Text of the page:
My Son Schooled Me in Hospitality in a Local Café
I have a rule about the time I spend in the café to work on my writing: I get paid to write things, not to chitchat.
I put my headphones on, keep my head down (unless I’m people watching because I do live in a city after all), and avoid making eye contact with anyone in my vicinity. I especially avoid the people who talk to themselves while they work.
When our youngest was still small enough to fit in an Ergo Carrier, I brought him to the café a few mornings while his brother played at a friend’s house. I could stand at the counter and get a little bit of work done while he uneasily slept through the roar of the espresso machine.
While many people in the café are pretty immersed in their work as well, some people can’t resist saying hi to a baby—even a sleeping baby.
One of my son’s biggest fans is a guy I know from serving meals at the local food pantry. He’s well enough to be in a public space, but he’s just a bit… off. Since I’m an equal opportunity ignorer when I’m at the café, I’d never interacted with him before I started wearing my son at the counter. However, my extroverted child works extremely hard to make eye contact with every single person within sight. He’ll crane his head around, open his eyes wide, and make big goofy grins.
The man cannot resist my son’s smile. He’s quick to start chatting with him.
“Aren’t you the happiest little guy around?”
“Your daddy is so good to take you out places. My daddy did stuff like that with me too.”
“When you smile at me, you make me feel so good inside.”
This last line stopped me cold. The man is holding his hand to his chest. He’s sober and sincere. There is a weight around those words. My son gave him something that he has been craving: someone’s undivided attention—just a smile really.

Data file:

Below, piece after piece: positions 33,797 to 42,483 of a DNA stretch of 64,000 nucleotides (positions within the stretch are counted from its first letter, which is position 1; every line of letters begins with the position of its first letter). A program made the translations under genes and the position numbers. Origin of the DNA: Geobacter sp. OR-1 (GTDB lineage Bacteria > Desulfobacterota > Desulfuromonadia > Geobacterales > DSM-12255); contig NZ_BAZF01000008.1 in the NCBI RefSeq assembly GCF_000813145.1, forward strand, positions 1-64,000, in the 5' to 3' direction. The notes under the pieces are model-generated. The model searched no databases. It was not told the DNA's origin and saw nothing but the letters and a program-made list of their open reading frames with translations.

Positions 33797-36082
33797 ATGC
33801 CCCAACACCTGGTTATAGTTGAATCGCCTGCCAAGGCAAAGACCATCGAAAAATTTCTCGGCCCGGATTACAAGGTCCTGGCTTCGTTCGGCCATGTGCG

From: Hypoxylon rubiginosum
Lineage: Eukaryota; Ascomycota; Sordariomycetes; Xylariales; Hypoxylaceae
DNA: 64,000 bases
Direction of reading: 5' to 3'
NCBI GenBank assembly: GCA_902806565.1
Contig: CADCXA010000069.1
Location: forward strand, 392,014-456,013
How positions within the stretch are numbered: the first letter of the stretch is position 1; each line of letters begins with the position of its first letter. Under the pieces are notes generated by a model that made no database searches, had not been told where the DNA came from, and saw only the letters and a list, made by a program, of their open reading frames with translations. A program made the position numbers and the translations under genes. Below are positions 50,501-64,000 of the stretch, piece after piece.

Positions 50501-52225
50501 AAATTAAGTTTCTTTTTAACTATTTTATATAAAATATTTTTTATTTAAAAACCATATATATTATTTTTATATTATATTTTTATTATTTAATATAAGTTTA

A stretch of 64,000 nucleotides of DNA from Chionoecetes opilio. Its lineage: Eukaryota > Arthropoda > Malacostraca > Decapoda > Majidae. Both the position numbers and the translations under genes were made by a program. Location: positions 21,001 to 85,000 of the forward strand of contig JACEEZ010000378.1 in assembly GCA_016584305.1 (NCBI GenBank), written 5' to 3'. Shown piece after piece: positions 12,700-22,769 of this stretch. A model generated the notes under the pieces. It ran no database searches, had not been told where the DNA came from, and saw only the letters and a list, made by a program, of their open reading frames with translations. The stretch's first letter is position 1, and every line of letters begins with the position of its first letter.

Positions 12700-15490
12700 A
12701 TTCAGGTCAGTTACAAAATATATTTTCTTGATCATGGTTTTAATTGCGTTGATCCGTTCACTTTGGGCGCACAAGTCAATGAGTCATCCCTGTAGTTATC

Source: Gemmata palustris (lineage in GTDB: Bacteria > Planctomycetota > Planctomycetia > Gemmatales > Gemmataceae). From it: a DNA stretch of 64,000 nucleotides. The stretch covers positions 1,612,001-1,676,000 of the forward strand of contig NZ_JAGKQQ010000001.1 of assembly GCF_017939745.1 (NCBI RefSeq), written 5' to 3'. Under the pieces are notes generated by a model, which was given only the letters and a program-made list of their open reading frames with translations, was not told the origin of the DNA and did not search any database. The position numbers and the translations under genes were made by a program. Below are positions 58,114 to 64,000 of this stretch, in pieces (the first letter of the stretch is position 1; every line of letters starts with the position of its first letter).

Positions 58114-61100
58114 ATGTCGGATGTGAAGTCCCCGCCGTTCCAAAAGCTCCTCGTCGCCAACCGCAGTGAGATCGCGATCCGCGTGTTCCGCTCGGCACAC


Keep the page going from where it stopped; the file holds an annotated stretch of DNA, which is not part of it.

I look from him sitting on the couch to the people chatting over open Bibles, professionals tapping away on computers, and 20-somethings craning over their iPhones. I’m just one of the faceless masses in this café who won’t give this man so much as a nod hello or a friendly smile that acknowledges his existence.
I didn’t even know what he did all morning while he sat on the couch. Did he read a book? Check out the local paper that another patron left behind? Did anyone other than the café staff, who are essentially paid to pay attention to everyone, interact with him on a typical day?
I’m still resolute in my commitment to avoid the local chatterboxes at the café. They always have plenty of people around to make conversation. This man, however, was different. We honestly had nothing to talk about, a frightening prospect for an introvert like me who struggles to spark discussions with strangers. However, what he needed most wasn’t words. He needed a few seconds of eye contact.
He needed to know that he could make a baby smile.
He needed to know that someone saw him in a sea of screens and coffee cups and could make him feel welcome. Thankfully, my son showed me what I needed to do.
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